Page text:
Editor’s Note: This is the third in a series of interviews and story excerpts spotlighting some of the most innovative fiction writers at the recently-launched new media publishing platform Liberty Island. Please check out this interview Sarah Hoyt conducted with CEO Adam Bellow here to learn more: “It also has a unique mission: to serve as the platform and gathering-place for the new right-of-center counterculture.”
Will Collier was one of the first bloggers on the internet, founding the “Will’s World” site in 1997, long before the word “blog” was coined. From 2004-2008, he was a major contributor to the high-traffic VodkaPundit.com blog, where his work was quoted by the BBC, CNN, and the Washington Post, among others. Will is the co-author of The Uncivil War (Rutledge Hill Press, 1995), became a featured college football columnist for Rivals.com in 2001, and maintains his own sports blog, FromTheBleachers.com. His work has appeared in the Atlanta Journal-Constitution, the Birmingham News, the Birmingham Post-Herald and National Review Online. He is currently a columnist for Rivals.com, contributor to PJ Media, and his “main” blog is WillCollier.com. Will earned degrees in aerospace engineering from Auburn University and the University of Texas, and lives in metro Atlanta with his wife and their spoiled bullmastiff.
1. Who are some of your favorite writers, books, movies, and intellectual influences?
As a writer I am very much one of “Heinlein’s Children” when it comes to fiction, with a heavy dollop of Clarke’s short stories added to my early development. I remain in awe of Harlan Ellison as a fiction writer and essayist (for years and years I avoided his short fiction out of fear that I’d be unable to avoid the temptation to rip him off). I am heavily indebted to the novelist Elly Welt, who was the writer-in-residence at Auburn University in the 1980’s; Elly generously took this engineering major under her wing my sophomore year, and remains both a dear friend and an invaluable inspiration and adviser to this day. Having been an eight-year-old science fiction fan in the summer of 1977, I was as close to the ideal target audience for “Star Wars” as could be calculated. More recently, I was consumed by the nautical novels of Patrick O’Brien, and dazzled by the ridiculous perfection of Nabokov’s Pale Fire.
In my “second life” as a sports writer, I was heavily influenced by newspaper columnists like Clyde Bolton and Phillip Marshall, and can’t help but be jealous of the ludicrously-talented Spencer Hall of “Every Day Should Be Saturday”–even if he is a Gator-loving weirdo.
2. How do you describe yourself ideologically?
I’m a Reagan/Buckley conservative who entertains increasingly libertarian tendencies with the addition or more grey hair. A youthful visit to the rotting corpse of East Germany cured me of any latent tendencies towards statism in any of its forms.
3. Which thinkers/commentators have influenced you?
I grew up reading National Review, devouring columns from Buckley and Will on a regular basis, then discovered P.J. O’Rourke and David Horowitz in college. These days, like everybody else, I’m unable to pass a piece by Charles Krauthammer, Jonah Goldberg or Mark Steyn without reading the whole thing. My discovery of Glenn Reynolds and the blogosphere in general over a decade ago led to a long collaboration with Steve Green (aka VodkaPundit) and continuing daily exposure to the vast array of smart, interesting, funny people who insist on writing well and cogently without having wasted four years of their lives in journalism classes.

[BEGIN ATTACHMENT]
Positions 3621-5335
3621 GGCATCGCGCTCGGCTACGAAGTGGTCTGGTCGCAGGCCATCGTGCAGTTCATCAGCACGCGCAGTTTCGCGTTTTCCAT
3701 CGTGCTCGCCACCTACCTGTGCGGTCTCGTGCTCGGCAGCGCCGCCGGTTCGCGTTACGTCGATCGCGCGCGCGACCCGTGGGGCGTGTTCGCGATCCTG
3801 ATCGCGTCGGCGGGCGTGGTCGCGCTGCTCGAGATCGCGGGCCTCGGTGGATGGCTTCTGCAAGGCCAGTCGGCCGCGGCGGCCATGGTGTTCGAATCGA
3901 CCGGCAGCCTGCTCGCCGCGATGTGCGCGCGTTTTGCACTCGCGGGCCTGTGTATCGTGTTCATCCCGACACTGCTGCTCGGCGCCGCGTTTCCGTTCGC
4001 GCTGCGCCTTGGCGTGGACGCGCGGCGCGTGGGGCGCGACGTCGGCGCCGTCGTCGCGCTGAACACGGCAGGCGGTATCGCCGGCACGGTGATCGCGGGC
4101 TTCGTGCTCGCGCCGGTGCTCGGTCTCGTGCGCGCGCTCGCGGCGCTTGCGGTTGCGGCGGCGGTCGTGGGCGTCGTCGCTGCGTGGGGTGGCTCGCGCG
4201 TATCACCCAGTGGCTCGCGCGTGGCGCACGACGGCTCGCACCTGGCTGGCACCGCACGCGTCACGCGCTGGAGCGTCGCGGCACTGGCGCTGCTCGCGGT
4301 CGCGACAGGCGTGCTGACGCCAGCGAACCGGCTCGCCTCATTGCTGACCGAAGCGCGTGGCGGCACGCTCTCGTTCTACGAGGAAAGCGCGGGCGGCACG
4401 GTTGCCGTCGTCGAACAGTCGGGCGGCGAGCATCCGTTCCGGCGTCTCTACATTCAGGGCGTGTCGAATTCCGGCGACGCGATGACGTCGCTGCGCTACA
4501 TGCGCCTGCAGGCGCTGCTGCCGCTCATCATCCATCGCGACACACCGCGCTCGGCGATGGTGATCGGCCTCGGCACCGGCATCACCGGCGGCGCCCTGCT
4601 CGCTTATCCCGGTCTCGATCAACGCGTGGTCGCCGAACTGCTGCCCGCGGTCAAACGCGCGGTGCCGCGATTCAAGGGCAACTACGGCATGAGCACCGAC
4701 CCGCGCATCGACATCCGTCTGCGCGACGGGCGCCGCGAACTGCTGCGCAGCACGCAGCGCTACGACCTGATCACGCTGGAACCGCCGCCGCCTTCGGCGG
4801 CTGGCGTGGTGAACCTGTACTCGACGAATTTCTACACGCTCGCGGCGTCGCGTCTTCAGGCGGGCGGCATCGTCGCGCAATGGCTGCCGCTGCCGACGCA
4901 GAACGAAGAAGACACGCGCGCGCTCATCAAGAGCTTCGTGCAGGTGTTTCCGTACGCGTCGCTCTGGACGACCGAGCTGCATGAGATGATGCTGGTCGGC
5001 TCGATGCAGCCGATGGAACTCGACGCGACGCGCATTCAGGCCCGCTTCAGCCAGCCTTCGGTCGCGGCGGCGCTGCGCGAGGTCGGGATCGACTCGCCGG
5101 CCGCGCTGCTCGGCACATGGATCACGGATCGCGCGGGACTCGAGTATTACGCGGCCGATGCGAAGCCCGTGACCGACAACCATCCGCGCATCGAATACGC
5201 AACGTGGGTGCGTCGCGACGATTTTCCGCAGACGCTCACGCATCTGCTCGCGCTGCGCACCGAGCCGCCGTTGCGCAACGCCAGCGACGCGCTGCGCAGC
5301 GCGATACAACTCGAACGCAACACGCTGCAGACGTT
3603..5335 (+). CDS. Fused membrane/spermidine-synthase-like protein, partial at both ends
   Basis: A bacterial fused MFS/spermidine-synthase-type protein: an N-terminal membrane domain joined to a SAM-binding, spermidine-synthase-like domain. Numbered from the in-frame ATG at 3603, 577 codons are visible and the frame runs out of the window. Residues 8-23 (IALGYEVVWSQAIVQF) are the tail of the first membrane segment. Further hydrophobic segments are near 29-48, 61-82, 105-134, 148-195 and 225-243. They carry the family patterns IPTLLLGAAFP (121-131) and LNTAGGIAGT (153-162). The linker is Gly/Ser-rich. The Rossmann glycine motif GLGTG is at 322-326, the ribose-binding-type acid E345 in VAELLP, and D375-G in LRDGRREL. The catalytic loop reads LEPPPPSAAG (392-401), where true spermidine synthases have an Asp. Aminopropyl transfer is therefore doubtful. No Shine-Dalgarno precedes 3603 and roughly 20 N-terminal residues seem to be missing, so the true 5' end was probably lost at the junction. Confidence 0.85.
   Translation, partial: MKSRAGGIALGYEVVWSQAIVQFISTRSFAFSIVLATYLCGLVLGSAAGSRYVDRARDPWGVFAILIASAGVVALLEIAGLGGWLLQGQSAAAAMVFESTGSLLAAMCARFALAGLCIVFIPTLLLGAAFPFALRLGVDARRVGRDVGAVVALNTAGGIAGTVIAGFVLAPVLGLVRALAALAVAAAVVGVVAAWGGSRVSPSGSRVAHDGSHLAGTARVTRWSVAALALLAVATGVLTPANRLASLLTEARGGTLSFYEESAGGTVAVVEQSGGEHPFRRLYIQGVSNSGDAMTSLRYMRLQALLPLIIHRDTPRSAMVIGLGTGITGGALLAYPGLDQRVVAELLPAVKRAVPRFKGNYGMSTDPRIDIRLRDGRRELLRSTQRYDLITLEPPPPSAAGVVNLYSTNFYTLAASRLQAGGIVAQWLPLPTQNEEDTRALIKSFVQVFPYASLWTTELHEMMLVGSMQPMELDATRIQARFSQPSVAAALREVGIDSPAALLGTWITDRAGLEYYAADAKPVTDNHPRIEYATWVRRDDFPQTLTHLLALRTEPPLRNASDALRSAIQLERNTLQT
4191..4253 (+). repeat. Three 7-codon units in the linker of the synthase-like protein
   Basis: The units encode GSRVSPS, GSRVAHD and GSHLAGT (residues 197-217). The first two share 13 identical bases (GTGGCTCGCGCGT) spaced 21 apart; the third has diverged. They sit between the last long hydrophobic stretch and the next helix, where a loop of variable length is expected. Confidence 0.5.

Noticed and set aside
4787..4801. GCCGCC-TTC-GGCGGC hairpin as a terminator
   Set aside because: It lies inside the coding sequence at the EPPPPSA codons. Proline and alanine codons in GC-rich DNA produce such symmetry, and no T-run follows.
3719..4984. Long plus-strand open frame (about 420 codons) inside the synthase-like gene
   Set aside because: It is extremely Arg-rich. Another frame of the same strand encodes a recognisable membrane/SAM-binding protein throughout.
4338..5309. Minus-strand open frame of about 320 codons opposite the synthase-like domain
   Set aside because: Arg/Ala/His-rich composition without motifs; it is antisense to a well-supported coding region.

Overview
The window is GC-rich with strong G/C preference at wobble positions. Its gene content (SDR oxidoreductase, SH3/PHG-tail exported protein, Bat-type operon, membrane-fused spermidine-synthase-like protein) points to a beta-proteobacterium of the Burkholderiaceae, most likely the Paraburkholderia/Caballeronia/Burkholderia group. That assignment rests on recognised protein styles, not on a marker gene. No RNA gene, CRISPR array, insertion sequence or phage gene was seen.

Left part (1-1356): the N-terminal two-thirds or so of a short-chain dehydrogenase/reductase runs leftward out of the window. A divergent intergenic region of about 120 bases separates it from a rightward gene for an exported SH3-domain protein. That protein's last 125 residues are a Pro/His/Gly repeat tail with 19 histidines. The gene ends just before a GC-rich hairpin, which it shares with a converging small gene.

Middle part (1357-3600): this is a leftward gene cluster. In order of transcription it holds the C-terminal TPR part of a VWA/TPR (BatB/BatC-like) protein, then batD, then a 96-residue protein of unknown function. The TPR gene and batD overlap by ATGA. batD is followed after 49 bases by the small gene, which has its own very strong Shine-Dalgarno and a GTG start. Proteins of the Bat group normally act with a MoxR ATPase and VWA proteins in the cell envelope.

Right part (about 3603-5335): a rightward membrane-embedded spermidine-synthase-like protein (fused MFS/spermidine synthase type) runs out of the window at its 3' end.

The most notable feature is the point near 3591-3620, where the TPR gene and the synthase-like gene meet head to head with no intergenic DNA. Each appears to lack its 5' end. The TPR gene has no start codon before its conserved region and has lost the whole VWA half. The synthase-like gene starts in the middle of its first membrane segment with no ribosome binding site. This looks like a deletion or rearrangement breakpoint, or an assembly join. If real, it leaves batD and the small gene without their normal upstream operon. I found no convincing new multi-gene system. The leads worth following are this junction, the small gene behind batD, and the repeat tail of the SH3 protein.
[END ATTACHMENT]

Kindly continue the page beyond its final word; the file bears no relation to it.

4. Where are you from/currently reside?
I’ve lived in metro Atlanta since 2001.
5. What are your writing goals?
I lack the gene for plotting. Coming up with original story ideas has never been easy for me, so I am not at all prolific when it comes to fiction. Having missed out on quantity, when I do manage to get fiction written, my goal is for it to be a good piece of writing first and foremost. If it’s also good contemporary fiction or horror or science fiction or what have you, that’s an added bonus. And of course, I want to finish (and publish) at least one of my slow-burning novels one of these years.
6. Where can people find/follow you online?
I’m most active on Twitter these days, covering whatever comes across my path at @willcollier. Despite having been a blogger since 1997 (long before the word “blog” was coined), I have not updated either of my ‘current’ blogs much over the past year or so, but on the off-chance I do decide to opine at length, I can be found at willcollier.com and fromthebleachers.com (the latter site focusing on Auburn University and Southeastern Conference football). I also write a regular Monday-morning column for Rivals’ AuburnSports.com during football season, and contribute occasional columns to PJ Media’s main site.
7. What’s your craziest hobby/pastime/interest?
As a true child of the 80’s, I remain mildly obsessed with the arcade video games from that era. Much to my wife’s chagrin, I insist on housing, repairing and even occasionally playing with several full-sized models. Speaking of which, if anybody has an operating Atari Tempest they need to unload for a bargain-basement price, please feel free to drop me a line. Just don’t tell the aforementioned wife…